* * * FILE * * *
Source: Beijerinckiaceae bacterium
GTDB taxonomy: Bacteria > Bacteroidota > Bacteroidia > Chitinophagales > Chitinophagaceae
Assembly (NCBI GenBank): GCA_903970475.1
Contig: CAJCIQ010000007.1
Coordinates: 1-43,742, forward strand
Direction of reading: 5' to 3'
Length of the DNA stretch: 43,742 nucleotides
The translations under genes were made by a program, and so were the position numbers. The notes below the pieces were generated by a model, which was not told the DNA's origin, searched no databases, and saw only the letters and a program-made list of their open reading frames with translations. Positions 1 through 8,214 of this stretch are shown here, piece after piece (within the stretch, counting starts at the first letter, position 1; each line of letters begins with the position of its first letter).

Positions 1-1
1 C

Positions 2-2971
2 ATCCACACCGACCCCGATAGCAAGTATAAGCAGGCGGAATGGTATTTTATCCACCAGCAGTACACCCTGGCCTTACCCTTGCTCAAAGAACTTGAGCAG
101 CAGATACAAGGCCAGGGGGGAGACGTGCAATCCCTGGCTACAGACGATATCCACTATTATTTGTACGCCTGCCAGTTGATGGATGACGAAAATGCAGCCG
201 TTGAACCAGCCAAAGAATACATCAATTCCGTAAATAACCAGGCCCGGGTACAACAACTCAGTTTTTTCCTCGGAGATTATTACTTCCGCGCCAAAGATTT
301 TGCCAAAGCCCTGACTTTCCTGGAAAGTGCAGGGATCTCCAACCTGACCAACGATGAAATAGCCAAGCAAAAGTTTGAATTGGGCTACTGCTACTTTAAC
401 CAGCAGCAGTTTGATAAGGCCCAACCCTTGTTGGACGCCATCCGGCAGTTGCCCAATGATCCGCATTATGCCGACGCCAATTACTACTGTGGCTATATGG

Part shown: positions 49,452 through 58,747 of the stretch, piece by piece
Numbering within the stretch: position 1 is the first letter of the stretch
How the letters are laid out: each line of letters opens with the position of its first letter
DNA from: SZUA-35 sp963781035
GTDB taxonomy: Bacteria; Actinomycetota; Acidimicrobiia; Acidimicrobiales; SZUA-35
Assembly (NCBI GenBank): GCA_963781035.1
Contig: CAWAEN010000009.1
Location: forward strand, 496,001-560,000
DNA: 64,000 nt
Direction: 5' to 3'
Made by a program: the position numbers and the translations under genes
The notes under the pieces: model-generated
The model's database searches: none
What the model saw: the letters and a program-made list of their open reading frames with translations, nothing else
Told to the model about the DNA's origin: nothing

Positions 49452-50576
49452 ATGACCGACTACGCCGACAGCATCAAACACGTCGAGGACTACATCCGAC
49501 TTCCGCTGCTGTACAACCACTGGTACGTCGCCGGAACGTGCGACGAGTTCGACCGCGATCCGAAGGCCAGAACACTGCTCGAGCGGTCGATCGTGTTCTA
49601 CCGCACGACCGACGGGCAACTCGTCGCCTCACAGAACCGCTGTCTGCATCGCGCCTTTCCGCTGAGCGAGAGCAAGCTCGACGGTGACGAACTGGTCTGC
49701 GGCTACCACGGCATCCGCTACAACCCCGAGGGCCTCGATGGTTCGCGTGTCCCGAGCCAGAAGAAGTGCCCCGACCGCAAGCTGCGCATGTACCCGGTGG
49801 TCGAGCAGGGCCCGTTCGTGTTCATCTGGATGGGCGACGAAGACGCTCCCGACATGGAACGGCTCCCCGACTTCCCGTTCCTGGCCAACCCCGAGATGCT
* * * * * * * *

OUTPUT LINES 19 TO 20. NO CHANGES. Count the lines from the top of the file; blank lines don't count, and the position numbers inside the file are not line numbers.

How the letters are laid out: each line of letters opens with the position of its first letter
DNA from: SZUA-35 sp963781035